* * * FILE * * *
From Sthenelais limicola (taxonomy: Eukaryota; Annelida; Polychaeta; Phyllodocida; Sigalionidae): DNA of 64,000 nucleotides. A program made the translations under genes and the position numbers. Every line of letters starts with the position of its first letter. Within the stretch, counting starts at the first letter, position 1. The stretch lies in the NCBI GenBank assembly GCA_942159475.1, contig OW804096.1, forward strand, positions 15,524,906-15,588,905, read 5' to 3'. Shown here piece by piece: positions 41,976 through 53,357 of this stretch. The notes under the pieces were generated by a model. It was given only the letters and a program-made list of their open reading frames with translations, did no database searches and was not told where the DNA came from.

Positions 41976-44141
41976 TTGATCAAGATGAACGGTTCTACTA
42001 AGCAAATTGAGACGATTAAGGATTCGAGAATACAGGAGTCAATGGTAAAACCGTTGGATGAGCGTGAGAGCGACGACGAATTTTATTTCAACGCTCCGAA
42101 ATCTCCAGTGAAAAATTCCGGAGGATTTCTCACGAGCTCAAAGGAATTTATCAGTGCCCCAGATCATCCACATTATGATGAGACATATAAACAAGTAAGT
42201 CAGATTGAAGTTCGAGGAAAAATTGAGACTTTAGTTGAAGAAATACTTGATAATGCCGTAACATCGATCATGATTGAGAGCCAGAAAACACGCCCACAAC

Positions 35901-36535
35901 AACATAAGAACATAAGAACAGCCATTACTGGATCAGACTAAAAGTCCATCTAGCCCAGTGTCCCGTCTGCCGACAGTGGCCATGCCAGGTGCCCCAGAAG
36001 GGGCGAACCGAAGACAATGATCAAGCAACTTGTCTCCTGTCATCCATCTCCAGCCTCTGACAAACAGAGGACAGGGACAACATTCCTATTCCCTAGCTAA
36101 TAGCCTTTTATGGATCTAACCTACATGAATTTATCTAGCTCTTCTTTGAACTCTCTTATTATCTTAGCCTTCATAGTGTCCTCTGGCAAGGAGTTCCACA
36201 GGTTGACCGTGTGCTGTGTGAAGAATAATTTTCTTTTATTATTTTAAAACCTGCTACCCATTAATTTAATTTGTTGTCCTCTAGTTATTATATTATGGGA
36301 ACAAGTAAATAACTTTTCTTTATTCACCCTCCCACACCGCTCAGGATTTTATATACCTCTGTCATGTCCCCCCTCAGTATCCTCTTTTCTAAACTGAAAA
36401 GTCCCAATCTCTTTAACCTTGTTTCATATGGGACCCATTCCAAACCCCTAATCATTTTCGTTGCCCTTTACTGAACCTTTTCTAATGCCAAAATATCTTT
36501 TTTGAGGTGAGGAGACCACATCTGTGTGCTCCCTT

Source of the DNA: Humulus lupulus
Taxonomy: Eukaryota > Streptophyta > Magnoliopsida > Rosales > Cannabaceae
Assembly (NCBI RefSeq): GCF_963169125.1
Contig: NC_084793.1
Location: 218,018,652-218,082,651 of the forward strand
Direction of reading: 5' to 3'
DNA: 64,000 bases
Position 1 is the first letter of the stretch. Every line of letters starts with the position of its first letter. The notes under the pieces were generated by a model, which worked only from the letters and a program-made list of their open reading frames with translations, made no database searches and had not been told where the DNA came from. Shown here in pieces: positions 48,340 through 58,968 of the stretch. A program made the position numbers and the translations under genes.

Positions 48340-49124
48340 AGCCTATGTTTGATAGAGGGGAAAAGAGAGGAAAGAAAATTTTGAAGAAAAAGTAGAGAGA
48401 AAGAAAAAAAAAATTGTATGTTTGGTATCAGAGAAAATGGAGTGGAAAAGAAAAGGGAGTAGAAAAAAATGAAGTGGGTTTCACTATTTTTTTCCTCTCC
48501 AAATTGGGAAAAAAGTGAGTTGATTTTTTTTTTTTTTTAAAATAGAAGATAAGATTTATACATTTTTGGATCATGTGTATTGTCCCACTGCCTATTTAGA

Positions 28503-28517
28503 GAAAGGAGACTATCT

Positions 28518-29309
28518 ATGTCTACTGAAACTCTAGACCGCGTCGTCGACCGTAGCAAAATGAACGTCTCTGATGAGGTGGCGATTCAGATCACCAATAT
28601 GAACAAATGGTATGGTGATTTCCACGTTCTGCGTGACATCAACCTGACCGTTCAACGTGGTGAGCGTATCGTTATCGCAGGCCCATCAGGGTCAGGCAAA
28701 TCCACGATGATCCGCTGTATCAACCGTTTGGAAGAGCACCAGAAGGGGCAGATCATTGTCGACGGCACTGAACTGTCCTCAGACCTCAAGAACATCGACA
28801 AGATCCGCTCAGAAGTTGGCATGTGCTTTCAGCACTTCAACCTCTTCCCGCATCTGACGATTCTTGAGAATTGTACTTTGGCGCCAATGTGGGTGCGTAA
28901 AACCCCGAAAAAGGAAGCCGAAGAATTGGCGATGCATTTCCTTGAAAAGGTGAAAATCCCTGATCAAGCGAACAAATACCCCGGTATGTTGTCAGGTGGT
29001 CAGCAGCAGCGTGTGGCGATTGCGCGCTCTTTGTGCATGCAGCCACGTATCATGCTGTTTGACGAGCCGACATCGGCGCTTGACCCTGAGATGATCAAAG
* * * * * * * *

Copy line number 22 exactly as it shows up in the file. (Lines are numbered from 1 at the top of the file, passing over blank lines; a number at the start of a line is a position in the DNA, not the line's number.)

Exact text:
Position 1 is the first letter of the stretch. Every line of letters starts with the position of its first letter. The notes under the pieces were generated by a model, which worked only from the letters and a program-made list of their open reading frames with translations, made no database searches and had not been told where the DNA came from. Shown here in pieces: positions 48,340 through 58,968 of the stretch. A program made the position numbers and the translations under genes.